Turkey and Russia’s strained relations in Caucasia

Thumbnail Image
Journal Title
Journal ISSN
Volume Title
The roots of the colliding interests of Russia and Turkey in the Caucasian region come from their imperial relations and it has been omitted to modern ages. Especially, Russian Imperium and followed by USSR’s biased policies towards region countries laid the foundation of border problems and more importantly ethnic confrontation in the Caucasia. The dynamics inherited from the imperial ages of both countries, mainly geopolitical interests of the cold war period in the Turkish- Russian relations that haven’t lost importance for centuries and currently have specific effects on their relations with independent South Caucasian countries. On the one hand, Turkey has shaped its foreign policies based on active support for Azerbaijan on almost every platform, as well as, strong economic cooperation with Georgia in the South Caucasus. Paradoxically, Georgia is more determined to broader its relations with Turkey in the frame of NATO programs rather than Azerbaijan which is a strategic partner and has deeper historical and cultural ties with Turkey. On the other hand, although separatism and border management are actual problems in both countries, Azerbaijan pursues a sheer balanced foreign policy with Turkey, Russia, and West, as well. Instead of that, Georgian political decision-makers prefer to negotiate with Western allies using the expansionist image of Russia to solve the separatism problems, as well as, strengthen the integration process to the West. In this regard, the membership of Turkey in the alliance may motivate Georgia in the integration process to NATO and it clashes with the geopolitical interests of Russia in the Black Sea and Caucasia. In addition to this, transporting of Caspian energy resources over Turkey (bypassing Russia) and the USA’s intention of using the straits to help Georgia in the 2008 crisis period changed the Turkey and Russia’s bilateral relations dramatically. Subsequently, Moscow constituted the proactive support to Armenia against the national interests of Turkey included the “Armenian genocide” claims. The processes that took place after the “SU-24 jet” crash in Syria which were more complex and challenging have also affected Turkey and Russia's bilateral and multilateral relations in the South Caucasus. During this period Turkey faced the Armenian - Russian partnership in the context of security which both countries have signed an agreement on a joint air defense system. Strong military cooperation between Russia and Armenia is indirectly linked to the Nagorno-Karabakh conflict which certainly affects the national interests of Azerbaijan. Understandably, as a NATO state - Turkey faces a myriad of problems in its policies towards Caucasia because of its internal problem in terms of security affairs. Especially, PKK is the main danger for Turkey which Russia may use it as a tool for instability in Turkey. On the contrary, Turkey’s ties with Muslim people of North Caucasia may also be conceived as a potential danger for Russia. Therefore both countries as regional powers implement a fragile policy on their relations in Caucasia.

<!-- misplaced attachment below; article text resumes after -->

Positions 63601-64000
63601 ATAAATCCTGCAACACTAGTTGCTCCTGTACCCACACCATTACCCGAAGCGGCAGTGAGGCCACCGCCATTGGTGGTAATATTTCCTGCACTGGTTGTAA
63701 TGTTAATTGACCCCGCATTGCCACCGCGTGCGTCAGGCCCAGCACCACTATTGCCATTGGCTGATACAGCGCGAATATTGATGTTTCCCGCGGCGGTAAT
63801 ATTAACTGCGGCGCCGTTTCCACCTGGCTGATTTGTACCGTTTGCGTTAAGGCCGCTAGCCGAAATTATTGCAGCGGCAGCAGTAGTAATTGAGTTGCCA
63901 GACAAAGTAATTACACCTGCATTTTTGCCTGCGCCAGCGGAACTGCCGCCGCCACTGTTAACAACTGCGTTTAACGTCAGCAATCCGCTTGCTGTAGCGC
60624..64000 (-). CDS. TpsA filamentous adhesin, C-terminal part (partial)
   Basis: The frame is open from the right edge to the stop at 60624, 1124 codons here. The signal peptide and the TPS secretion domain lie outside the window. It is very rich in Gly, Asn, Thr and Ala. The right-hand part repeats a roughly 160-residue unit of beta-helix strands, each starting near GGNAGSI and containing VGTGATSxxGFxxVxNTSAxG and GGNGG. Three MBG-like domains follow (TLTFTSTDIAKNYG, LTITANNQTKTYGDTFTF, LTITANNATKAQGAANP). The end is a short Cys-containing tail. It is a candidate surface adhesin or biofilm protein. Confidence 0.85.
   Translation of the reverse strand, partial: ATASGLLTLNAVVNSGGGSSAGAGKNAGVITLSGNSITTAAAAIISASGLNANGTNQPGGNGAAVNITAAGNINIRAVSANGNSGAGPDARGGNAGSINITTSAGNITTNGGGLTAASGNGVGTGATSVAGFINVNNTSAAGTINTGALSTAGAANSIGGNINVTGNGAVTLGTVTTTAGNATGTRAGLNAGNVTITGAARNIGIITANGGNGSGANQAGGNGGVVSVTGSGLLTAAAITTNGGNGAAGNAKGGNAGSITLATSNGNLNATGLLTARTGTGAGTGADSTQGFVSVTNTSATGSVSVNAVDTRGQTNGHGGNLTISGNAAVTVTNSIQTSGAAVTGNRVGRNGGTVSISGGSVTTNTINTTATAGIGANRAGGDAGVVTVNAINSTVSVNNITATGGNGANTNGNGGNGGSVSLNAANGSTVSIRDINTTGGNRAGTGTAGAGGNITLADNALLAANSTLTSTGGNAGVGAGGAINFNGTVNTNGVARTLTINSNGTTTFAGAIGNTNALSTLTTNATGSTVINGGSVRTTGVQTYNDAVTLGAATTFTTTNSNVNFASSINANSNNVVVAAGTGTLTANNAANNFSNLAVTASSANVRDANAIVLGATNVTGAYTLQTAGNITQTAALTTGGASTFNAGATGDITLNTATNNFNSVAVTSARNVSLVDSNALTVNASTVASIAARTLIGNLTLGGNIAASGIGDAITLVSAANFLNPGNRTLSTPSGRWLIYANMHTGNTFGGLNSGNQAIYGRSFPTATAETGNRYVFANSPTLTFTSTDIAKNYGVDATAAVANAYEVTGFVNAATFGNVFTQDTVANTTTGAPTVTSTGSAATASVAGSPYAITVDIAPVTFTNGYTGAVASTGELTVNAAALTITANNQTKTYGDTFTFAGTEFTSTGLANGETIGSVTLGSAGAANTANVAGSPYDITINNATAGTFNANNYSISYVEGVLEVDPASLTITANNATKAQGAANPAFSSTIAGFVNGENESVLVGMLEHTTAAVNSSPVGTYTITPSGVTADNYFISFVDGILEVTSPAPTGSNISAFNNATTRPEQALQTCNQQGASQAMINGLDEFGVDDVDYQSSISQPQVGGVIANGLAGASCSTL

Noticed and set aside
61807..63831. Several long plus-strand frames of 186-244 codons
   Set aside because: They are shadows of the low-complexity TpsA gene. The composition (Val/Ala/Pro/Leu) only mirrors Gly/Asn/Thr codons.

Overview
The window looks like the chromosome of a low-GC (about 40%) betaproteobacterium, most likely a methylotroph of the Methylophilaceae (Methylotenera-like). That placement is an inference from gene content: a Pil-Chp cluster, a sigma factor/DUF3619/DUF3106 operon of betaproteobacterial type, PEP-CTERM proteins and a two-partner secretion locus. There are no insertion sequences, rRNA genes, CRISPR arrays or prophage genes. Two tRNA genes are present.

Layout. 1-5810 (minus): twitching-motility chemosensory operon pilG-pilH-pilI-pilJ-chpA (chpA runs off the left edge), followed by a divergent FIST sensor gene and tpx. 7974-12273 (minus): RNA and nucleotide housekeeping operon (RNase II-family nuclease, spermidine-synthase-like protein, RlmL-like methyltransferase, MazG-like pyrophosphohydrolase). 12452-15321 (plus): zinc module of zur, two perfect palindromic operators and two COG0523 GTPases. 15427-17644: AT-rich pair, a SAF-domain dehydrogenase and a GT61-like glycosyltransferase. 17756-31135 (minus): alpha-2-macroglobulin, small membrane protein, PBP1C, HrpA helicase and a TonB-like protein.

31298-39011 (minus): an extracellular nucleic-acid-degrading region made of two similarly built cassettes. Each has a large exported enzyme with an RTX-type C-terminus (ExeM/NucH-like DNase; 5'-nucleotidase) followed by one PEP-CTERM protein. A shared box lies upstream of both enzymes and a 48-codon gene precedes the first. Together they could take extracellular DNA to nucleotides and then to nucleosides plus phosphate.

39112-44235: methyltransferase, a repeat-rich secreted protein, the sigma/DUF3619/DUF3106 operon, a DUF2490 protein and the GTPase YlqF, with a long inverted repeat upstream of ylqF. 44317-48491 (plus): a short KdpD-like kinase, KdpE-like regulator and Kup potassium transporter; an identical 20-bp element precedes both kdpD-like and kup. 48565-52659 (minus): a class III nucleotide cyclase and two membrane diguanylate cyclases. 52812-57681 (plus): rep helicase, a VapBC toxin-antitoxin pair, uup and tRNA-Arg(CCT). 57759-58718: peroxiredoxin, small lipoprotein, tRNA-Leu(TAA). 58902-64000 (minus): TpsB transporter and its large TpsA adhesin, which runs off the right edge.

South Caucasia, Turkey, Russia, Bilateral relations, Geopolitical interests